In the paean of praise to Scottish industry there is no mention of historic weaknesses such as a low business birth rate, low business research and development spend, low innovation, low quality investment and adoption of managerial best practices. These problems have bedevilled Scotland's development and enterprise agencies for years. It is difficult to see how such problems can be laid at the door of the UK union, particularly when other non-metropolitan parts of the UK do better on some or all of these indicators.

Moreover, there is little if anything proposed on the policy programmes that an independent Scottish government would deploy to raise the well being of the Scottish people. Even if independence was necessary for improved well being, which I don't think it is, we are almost asked to believe that it will be sufficient.

By David Bell, Professor of Economics at Stirling University

Two major contributions to the independence debate appeared earlier this week. On Monday the Treasury document analysing "Financial Services and Banking" in the Scottish economy was published. This 113-page tome was the third in a series which began in February with a paper on "Devolution and the Implications of Scottish Independence". Rumour has it that several more volumes will emerge from 1 Horseguard's Parade before the referendum. Those who rely on the paper copies may want to check that their floors are strong enough to carry the weight. The Treasury has been given the lead role by the Coalition in defending the Union and is clearly directing a lot of resources towards this objective.

On Tuesday the Scottish Government published its 69-page "Case for Independence", which builds on the 213-page first report of Scotland's "Fiscal Commission", published in February. It argues that the huge rise in inequality and the distortion of the UK economy in favour of London are reducing Scotland's competitiveness within the Union – a reflection of the views of Nobel prizewinner Joseph Stiglitz, who is a member of the Fiscal Commission. The Scottish Government is also leaving no stone unturned in its efforts to make the case for independence.

However, though they both focus on economic issues, the two documents read as if they are addressed to different audiences. The Scottish Government's paper seems to be aimed at the intelligent layman and is brimming with quotes that can readily be transferred to election leaflets. The Treasury paper, in contrast, is much more academic, with many references to the professional economics literature which the layman would struggle to understand. Not surprisingly, it is also clear from the documents that the Treasury has access to a wider range of statistical information. Because of their different audiences, it is difficult to rank the documents, but it is clear that at the end of this process, though it will undoubtedly have depleted the world's forests, we will know much more about the Scottish economy than has ever been the case before.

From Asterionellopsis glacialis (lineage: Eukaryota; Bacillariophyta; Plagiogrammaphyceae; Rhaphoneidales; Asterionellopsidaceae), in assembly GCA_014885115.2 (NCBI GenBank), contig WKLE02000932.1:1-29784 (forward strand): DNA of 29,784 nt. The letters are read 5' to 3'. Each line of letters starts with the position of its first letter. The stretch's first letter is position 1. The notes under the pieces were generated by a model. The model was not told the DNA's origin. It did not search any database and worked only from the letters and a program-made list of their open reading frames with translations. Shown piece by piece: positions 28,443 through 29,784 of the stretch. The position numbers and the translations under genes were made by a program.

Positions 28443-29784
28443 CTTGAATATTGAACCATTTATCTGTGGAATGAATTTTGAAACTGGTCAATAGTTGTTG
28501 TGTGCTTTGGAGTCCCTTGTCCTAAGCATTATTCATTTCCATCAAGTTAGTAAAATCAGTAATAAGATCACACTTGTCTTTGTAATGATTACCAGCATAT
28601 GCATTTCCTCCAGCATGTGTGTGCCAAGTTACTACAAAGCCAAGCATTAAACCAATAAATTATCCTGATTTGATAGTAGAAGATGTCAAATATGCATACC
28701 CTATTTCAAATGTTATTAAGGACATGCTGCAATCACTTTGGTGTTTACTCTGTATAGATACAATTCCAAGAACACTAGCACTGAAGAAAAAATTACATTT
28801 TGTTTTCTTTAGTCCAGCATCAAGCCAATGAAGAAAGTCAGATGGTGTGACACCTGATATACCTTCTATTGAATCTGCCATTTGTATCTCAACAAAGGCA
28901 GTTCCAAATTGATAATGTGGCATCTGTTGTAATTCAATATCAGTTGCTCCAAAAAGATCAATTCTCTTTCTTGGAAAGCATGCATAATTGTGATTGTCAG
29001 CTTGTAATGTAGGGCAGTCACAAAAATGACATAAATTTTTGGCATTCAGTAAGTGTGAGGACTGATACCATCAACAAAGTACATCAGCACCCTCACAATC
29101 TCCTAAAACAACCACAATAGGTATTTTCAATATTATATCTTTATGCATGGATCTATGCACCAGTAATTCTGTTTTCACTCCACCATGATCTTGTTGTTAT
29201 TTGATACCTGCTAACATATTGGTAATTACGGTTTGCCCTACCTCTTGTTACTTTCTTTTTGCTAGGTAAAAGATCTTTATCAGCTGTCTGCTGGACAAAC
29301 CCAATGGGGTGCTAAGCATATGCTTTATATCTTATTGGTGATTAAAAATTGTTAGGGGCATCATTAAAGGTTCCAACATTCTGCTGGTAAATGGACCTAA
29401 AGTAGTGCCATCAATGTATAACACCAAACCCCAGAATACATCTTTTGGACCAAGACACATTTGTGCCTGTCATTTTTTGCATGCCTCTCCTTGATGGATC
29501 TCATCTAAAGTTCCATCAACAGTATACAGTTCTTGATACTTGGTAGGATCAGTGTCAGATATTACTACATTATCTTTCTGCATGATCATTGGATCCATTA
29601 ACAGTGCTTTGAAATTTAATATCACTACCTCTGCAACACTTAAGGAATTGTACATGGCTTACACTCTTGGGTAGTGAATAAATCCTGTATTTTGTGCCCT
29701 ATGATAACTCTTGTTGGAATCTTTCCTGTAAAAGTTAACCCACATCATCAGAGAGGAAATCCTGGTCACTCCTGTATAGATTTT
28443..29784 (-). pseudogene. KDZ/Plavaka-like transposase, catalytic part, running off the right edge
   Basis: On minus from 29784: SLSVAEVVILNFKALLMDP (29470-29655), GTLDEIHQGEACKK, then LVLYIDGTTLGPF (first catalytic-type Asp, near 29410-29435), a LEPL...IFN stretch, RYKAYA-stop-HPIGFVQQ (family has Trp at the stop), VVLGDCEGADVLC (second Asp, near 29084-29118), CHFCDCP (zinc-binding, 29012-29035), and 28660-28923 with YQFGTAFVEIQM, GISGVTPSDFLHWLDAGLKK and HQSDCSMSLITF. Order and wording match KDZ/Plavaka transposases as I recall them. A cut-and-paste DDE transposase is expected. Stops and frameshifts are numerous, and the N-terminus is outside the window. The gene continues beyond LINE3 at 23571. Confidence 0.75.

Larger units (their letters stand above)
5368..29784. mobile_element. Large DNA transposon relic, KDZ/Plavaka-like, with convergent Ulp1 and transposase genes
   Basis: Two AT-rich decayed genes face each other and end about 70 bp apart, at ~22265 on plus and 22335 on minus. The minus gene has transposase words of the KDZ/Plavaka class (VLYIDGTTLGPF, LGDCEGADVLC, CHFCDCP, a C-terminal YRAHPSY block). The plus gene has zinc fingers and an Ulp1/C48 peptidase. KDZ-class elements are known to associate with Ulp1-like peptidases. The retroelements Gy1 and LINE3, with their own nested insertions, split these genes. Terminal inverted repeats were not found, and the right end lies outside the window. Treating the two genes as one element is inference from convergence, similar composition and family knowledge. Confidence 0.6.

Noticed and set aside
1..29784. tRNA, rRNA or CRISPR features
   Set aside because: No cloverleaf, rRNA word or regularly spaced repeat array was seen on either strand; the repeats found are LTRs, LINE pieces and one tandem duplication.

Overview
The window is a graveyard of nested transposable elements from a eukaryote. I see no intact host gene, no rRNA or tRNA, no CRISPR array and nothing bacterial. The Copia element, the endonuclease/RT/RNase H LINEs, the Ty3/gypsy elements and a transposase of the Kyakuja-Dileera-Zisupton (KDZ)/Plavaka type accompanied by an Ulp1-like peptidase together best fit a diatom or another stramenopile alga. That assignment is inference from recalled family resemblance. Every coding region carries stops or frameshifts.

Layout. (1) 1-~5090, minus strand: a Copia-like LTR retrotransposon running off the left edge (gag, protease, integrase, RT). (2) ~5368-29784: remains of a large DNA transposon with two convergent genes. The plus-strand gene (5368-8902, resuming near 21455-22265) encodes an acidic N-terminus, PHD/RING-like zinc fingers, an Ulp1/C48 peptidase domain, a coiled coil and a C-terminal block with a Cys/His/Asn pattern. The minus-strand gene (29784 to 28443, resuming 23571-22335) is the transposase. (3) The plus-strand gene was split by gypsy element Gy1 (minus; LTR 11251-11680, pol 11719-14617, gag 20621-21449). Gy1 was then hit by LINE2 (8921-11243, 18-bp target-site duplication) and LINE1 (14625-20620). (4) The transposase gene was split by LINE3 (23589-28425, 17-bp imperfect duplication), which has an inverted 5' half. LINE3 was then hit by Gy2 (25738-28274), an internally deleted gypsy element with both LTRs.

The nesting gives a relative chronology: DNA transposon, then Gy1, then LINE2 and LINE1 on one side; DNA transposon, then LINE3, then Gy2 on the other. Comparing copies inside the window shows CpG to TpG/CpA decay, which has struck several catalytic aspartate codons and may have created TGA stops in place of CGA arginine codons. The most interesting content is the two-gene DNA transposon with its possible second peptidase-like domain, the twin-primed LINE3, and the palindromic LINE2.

By Jo Armstrong Centre for Public Policy for Regions, University of Glasgow

This week saw the publication of two more reports from either 'side' of the referendum debate.

The UK Government outlined its views on the implications for Scotland's financial services and banking sector, arguing, for example, that independence will leave us with more expensive mortgages, savings being put at risk and job losses arising because of the introduction of a border with the rest of the UK.

The Scottish Government's latest report, on the other hand, outlines the inherent strength and diversity of the Scottish economy, and that independence and full control of all fiscal powers will inevitably mean the achievement of an even more robust and positive economic outlook.

If we are to believe the current polls, the electorate will be swayed by what they believe the impact independence will have on the fortunes of the Scottish economy and on them. This suggests we need detailed, accessible analysis of the relevant economic data now.

At present, the Yes-side is extremely limited on just such detail. For example, how will the full levers of power be used differently from today to deliver increased, sustainable, more equal economic growth than would be possible without independence?

On the No-side, will the electorate be able to make sense of the contents of possibly 13 lengthy reports (100+pages each) which mix serious with the trivial; no more Scottish bank notes is trivial, having no impact on the future of the Scottish economy?

Both sides are, unsurprisingly, embellishing their position. Their pitch is, compared to now, independence will unequivocally be better or worse for Scotland. In reality, the electorate know the future involves uncertainty whether independent or not. Both sides need to accept this and make clear just how robust their assumptions are that lead to either wholesale support for independence or remaining within the UK.